Sunday, September 14, 2014

the sign of Jonah

Jesus takes Peter, James, and John, three of the first disciples he'd
called to follow him, on a vision quest on a high mountain and they
see their teacher transfigured and his face illuminated like Moses',
and then they see him with Moses and Elijah. How did they know who
they were? Why did Peter offer to build shelters for each of them?
Then comes the revelation that came at Jesus' baptism, the voice from
the sky proclaiming him the beloved son.
This week's reading develops Peter's story of his evolving faith,
small like a mustard seed, but having the potential to develop, so the
disciples could become as powerful as Jesus.
Jesus' declaration that some of his listeners will still be alive when
he comes in his glory -- were all of these listeners dead by the time
Matthew was written?
The sign of Jonah was already interpreted by Matthew back in chapter
12: 38-42 as a metaphor for Jesus' death and resurrection, although
the story of Jonah seems more like a parable of redemption,
specifically, the redemption of Gentile nations. Did Nineveh convert
to Judaic Law? Maybe Jonah stands in for xenophobic Jews. When Nineveh
unexpectedly (to Jonah) repented and sought righteousness Jonah has a
crisis of faith. Jesus' death was a consequence of his obedience to
his father's will, but Jonah's symbolic descent into Sheol was the
result of his attempt to run away from God.
The strange story of the shady bush that God provides after Jonah
builds a shelter (like "Simon bar Jonah" offered to build for Jesus,
Moses, and Elijah?) and then destroys, angering Jonah yet again -- is
that also part of "the sign of Jonah"? Although the Law of Moses and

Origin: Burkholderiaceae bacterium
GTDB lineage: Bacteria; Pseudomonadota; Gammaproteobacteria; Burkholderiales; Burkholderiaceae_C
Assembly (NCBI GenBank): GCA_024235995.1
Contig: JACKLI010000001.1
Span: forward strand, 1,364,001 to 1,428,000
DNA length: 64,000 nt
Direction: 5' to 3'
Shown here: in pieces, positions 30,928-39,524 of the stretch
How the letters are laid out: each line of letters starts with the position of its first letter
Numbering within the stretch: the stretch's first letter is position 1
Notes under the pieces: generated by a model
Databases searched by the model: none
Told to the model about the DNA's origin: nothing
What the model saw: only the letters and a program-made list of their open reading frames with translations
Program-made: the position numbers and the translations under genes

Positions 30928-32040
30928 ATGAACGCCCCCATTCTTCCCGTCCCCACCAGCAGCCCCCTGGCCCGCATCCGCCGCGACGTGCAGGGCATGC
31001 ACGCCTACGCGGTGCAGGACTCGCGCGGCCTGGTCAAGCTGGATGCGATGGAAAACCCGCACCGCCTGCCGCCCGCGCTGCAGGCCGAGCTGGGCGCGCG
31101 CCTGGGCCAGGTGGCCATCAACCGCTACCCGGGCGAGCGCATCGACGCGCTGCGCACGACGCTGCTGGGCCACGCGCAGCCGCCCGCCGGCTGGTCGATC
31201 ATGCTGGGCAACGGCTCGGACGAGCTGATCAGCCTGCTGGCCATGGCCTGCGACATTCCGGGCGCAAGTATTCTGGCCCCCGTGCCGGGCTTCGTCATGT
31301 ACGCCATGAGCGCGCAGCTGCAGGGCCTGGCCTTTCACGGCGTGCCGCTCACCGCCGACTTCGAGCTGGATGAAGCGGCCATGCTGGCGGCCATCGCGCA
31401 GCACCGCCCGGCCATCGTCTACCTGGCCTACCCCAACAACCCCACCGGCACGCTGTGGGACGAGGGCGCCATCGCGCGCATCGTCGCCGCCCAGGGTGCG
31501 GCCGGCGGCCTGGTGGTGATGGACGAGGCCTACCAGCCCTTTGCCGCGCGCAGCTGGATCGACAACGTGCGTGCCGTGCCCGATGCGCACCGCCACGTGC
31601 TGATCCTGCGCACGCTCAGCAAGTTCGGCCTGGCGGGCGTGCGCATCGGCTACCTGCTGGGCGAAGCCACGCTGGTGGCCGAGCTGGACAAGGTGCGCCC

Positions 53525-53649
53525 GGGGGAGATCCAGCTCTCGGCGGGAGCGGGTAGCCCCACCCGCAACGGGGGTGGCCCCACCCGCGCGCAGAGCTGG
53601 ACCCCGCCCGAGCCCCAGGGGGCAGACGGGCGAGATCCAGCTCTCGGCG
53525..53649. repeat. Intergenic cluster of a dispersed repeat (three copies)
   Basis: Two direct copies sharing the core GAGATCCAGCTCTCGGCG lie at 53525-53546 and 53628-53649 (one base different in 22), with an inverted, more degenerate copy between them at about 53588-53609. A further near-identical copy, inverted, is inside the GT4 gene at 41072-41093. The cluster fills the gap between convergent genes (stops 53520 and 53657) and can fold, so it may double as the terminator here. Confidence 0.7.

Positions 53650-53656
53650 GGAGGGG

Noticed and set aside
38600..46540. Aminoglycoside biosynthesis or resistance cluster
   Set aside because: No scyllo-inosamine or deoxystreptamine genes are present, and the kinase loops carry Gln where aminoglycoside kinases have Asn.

the anti-Beelzebul mission of Elijah focuses on the exclusiveness of
the Jews, Israel also is called to be a sign for the Gentiles, and the
possibility of Gentile redemption and righteousness shouldn't create a
crisis of identity for righteous Jews, as Nineveh's repentance was for
Matthew and the other gospels might be saying that the "leaven of the
Pharisees," that is, certain rabbinical traditions that are markers of
Jewish cultural identity, are inappropriate for non-Jewish cultures
seeking God. In the gospels Jesus was interpreting interpreting Jewish
law for Gentile consumption. The Law was God's gift to the Jews, but
also for everyone. How can Gentiles become righteous? Do they have to
convert and conform to rabbinical tradition, which, since the
destruction of the temple, became the authorized form of
The maji fro the east, the Syro-Phoenician "dogs", the centurion who
had great faith, all had hopes or myths of a messiah, and of a
fundamental transformation, and they were looking for an ultimate
reality and cultural revolution like that of a Moses or Elijah.
What is the essential prophetic message that can be understood and
adopted by the Gentiles? What teaching can be given to them and taken
into their own cultures? What did the Jewish scriptures have for
non-Jews, and are those new Gentile converts, those dogs, with their
unorthodox forms of worship a threat to Jewish identity in the
Centuries after this gospel was written the new orthodoxy established
by the council of Nicea excluded both Jews and many Gentiles who
embraced the teachings of Jesus, but didn't agree with everything in
the Creed.


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